The stories are almost formulaic at this point. Engineer builds robot using [Insert Body Part] of [Insert Animal] as model. Examples: the tongue of a chameleon, spine of a snake, wings of a hummingbird.
There’s a reason engineers throw it in reverse. Animals, even simple ones, interact beautifully with the world despite having limited cognitive abilities. They are models of purpose-built function. They are optimized. For that reason, any conversation about a perfect automoton is also a conversation about splicing animals to create something new and different and better.
As a thought experiment, let’s imagine what a robotic chimera would look like, if it was composed of all the different creature features currently in development.
We’ve already written about how insect vision makes drones fly better. The reason is because while insects have a really poor resolution, they are more sensitive to seeing movements and objects in their immediate path.
This has to do with the dorsal ocelli found in the insect’s head, simple ocular structures meant to do one thing really well: detect movements in light. A team from the Harvard Microbiotics Lab has been researching this for years, and discusses how it works in their video below.
A robot that’s using “fly-vision” may not be able to immediately recognize objects or faces very well, but that’s really not the most important obstacle for robots right now. It’s getting them to move forward and react fast enough to new, unanticipated changes in the environment. Anything from oncoming vegetables being hurled at them by anti-robot hippies, to actual flies that don’t immediately see eye-to-eye with them. If you can get a robot to detect these things, you can get them to react to them more quickly as well.
Necks & Backs: Ant
Relative to their size, ants are one of the strongest animals in the world, able to withstand pressure 5,000 times greater than their own body weight. It’s an astounding feat robotics makers from all over the world want to emulate.
Of course, the reason ants are so strong has to do with why they’re so small: as body weight increases with overall volume, muscle strength only increases with surface area. That won’t stop researchers from trying to scale the process up for bigger robots, and if they’re successful, perhaps you should get ready to welcome your new insect-robot overlords. Our chimera-bot would definitely do well with an ant-like exoskeleton.
Legs: Horse, Spider, & Ostrich
Legs are perhaps one of the trickiest robot issues to deal with. There are too many options, from biped, to qudruped and beyond. And they need to be specially designed according to what you want the robot to do, whether that’s run fast, jump high, or just speed off into the air like Tony Stark.
But I’ve outlined three general purposes here that most robots are catered for, and what kind of animal part best informs how we should design it.
- Endurance: Horse
For centuries, humans have used horses as a means of transportation because of their unique balance in speed, endurance over long distances, and ability to lift and pull heavy loads. For that reason, DARPA’s LS3 robot is a quadruped whose legs are specifically inspired by the structure and movement of horses. The LS3 gallops, over smooth and rough terrain alike. This kind of system decreases the pressure on the legs and joints for less stress over long walks or runs.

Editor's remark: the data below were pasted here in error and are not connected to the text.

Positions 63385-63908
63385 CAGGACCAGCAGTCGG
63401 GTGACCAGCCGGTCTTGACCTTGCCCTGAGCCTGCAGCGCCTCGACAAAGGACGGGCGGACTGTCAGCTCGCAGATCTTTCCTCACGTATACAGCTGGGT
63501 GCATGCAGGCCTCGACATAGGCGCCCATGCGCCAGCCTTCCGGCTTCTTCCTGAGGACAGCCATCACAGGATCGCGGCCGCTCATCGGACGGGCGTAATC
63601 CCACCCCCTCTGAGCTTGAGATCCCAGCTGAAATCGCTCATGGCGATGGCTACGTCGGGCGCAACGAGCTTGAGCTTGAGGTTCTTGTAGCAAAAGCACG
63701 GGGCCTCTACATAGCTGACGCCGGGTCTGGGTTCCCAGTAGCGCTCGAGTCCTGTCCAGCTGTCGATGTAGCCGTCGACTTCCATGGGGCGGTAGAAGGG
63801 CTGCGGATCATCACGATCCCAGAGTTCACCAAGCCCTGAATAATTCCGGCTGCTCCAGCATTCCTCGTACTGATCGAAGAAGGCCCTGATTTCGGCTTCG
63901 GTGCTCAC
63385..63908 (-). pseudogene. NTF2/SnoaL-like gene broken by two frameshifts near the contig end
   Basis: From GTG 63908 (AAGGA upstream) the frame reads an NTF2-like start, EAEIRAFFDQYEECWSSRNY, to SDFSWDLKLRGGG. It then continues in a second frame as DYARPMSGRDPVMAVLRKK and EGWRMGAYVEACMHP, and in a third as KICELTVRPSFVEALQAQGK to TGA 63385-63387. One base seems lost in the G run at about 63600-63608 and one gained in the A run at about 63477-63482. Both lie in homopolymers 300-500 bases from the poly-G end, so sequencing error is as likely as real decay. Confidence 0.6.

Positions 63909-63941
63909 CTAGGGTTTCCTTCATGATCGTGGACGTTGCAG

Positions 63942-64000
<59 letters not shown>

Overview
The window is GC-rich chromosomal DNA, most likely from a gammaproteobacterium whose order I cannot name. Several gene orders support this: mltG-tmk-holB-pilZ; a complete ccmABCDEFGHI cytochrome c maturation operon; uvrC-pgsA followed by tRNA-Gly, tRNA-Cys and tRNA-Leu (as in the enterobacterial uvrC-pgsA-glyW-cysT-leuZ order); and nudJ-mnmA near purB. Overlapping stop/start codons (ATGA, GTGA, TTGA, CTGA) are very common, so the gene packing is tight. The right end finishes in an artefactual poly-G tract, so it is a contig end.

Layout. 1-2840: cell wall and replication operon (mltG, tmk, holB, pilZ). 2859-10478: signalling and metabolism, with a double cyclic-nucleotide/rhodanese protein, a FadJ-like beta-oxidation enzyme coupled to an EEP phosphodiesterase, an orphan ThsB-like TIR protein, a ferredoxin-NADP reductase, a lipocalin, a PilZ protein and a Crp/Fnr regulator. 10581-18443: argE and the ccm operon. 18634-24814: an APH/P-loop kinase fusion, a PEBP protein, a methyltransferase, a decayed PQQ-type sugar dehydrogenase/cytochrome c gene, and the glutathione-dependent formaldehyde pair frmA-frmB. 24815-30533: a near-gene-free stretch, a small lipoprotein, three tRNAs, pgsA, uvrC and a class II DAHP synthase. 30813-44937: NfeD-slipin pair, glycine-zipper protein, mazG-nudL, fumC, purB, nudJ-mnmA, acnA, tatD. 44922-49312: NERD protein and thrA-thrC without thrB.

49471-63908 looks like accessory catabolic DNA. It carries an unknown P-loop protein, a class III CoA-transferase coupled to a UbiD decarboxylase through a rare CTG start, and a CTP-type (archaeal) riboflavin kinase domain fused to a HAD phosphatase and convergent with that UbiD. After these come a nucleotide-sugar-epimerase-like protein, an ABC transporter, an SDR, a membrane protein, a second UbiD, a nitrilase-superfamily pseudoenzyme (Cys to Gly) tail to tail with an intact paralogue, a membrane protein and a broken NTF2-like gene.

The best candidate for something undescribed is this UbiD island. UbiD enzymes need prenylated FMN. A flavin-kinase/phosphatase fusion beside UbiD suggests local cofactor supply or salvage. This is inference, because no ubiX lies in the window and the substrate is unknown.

- Rough Terrain: Spider
We’re normally with Ron Weasley when it comes to giant spiders, but a robot with eight legs can actually serve very well for navigating across rough terrain — even better than horse legs could. With eight pointed limbs, a spider-like robot could have a much easier time balancing over a really rocky or unstable ground, where only three legs are required to maintain balance.
- Speed: Ostrich
You think cheetah legs are the way to go for speed? Think again. Ostriches are perhaps the fastest biped animal, capable or reaching speeds of more than 40 mph. But they don’t run like most two-legged mammals. Ostriches have an extremely wide stride that allow them to get more out of each step. While humans boast a great deal of flexibility in their legs, ostriches have much more stable joints, which is more energy efficient for running on two legs.
All cephalopods possess limbs that are extraordinarily flexible. You’ve probably already seen the videos that illustrate how the little creeps move around like jelly. Yet those same arms are strong as shit to boot — capable of tensing back up and moving swiftly to help propel the creature forward in the water, or wrap around prey till it’s dead.
Octopus arms are already being developed for surgical purposes to help navigate through delicate patient tissue. Imagine giving our robot a pair of these things on top of everything else it has — we’d have a robot doing surgery by day and fighting crime by night.
The last thing our chimera-bot needs is hands, and there’s probably no better choice than gecko hands. Geckos are renowned for their ability to cling and climb up and down all kinds of surfaces. It’s not even so much that our robot needs to have webbed hands to get around — their limbs or other appendages simply need to mimic the kind of sticky moving abilities that geckos can do. See for yourself.
Borrowing some other traits from inchworms and other insects (hey there, ants!), that little nine-gram robot can hoist around over a kilogram of weight, while a smaller, 20 mg bot can lift as much as 500 mg.
Put all these things together, and our chimera-bot turns out to be the best thing robotics has never built. There has got to be a mad-scientist around ready to make it!
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